Consider bringing a book to read under a tree, meditate, journal, or draw about your experience. Your goal is to immerse yourself in the woods.

Try not to use your phone or other technology, if you can avoid it, though you may want to keep it on you in case of emergencies.

Take your regular activities outside

It’s OK if you don’t have an abundance of time to dedicate to natural pursuits. Even if you can’t journey to a forest or beach, you can still incorporate nature into your current schedule by moving some of your usual activities outside:

  • If you usually work out at home or in the gym, try riding a bike or running along park trails.
  • Take pleasure reading, school textbooks, or work documents outdoors. Even sitting on a bench under a tree can make a difference.
  • Everyone has to eat, so why not pack a picnic? Practice mindfulness as you savor a meal in a beautiful natural setting. Make it a social experience by inviting family or friends to join, and challenge each other to notice new things about the environment.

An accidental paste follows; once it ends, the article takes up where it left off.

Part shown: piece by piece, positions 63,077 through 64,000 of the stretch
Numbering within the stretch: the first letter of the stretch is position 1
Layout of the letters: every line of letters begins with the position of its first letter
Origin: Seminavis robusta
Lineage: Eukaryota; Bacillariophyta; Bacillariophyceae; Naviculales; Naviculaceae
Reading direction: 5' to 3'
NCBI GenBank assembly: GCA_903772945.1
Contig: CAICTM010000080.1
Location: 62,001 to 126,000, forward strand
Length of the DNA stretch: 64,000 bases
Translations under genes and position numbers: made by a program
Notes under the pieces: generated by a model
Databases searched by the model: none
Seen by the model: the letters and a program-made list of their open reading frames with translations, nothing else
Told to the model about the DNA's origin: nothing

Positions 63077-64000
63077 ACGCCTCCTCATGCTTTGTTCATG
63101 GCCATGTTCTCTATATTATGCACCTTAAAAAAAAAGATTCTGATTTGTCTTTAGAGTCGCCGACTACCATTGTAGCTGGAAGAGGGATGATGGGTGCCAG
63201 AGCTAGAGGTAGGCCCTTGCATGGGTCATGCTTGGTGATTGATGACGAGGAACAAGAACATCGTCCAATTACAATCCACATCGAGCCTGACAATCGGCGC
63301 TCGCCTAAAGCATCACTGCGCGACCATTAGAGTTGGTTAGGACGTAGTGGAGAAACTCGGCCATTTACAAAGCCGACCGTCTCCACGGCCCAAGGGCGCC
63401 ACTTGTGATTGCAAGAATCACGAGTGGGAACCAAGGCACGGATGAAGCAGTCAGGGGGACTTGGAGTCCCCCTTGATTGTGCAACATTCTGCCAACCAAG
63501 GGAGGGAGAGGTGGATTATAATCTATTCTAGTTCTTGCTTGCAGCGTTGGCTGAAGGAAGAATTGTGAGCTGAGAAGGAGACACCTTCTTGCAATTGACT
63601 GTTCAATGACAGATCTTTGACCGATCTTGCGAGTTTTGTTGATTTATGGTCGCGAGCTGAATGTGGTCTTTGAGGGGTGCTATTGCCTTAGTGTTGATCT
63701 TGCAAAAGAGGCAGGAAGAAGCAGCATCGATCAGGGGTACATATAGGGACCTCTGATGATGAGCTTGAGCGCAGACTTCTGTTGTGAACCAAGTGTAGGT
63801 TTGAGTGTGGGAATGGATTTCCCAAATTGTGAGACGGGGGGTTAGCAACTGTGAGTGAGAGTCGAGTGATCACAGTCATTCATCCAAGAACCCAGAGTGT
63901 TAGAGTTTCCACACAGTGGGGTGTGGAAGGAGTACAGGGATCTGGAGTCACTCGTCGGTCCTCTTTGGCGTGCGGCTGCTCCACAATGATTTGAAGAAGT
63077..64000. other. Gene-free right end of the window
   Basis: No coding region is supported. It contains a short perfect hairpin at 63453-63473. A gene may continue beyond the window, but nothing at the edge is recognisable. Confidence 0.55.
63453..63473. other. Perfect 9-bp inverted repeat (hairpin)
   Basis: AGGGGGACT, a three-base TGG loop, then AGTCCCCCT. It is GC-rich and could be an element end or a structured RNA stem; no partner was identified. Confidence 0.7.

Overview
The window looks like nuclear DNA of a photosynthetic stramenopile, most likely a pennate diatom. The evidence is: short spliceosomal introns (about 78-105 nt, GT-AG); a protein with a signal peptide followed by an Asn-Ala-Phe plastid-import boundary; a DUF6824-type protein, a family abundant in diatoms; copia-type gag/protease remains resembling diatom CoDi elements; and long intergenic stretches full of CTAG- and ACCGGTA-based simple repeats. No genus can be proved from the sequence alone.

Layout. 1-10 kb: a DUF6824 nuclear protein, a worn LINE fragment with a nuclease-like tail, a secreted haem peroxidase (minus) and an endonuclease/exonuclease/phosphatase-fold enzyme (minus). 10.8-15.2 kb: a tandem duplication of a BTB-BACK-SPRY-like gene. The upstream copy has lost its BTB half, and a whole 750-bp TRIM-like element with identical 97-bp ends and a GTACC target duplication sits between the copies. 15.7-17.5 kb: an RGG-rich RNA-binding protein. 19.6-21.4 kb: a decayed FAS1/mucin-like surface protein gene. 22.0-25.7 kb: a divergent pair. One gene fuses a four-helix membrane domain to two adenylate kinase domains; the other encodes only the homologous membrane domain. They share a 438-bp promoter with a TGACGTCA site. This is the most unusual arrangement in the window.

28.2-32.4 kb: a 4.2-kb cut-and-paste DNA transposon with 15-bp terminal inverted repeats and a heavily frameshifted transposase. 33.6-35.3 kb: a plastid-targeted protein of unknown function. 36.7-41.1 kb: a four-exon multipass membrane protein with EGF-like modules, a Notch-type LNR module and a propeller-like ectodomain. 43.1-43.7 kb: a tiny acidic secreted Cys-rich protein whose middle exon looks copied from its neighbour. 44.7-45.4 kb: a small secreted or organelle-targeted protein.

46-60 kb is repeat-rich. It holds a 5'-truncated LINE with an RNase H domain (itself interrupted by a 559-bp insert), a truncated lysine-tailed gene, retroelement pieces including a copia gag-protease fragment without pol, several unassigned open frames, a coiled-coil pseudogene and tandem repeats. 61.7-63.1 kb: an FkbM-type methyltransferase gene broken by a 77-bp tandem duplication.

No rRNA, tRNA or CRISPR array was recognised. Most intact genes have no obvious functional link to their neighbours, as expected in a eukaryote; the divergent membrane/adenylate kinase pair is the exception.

If you want to reap the full benefits of ecotherapy, it’s best to work with an experienced therapist. As an approach to mental health treatment, ecotherapy is still fairly new, so you may have to do a little exploration to find a therapist who offers ecotherapy.

Start with a quick online search for nature therapists or ecotherapists in your area, or try a directory like Psychology Today. Many therapists offer nature-based approaches without listing themselves as ecotherapists, so you’ll probably want to reach out to a few and ask.

If you’ve already found a therapist who you’re comfortable with, mention your interest in nature therapy. They may be able to offer guidance on finding the right program or therapist.

Scientific evidence continues to explore the mental health benefits of ecotherapy, but it’s pretty safe to say that nature, while not a miracle cure, does seem to help people heal.

Crystal Raypole has previously worked as a writer and editor for GoodTherapy. Her fields of interest include Asian languages and literature, Japanese translation, cooking, natural sciences, sex positivity, and mental health. In particular, she’s committed to helping decrease stigma around mental health issues.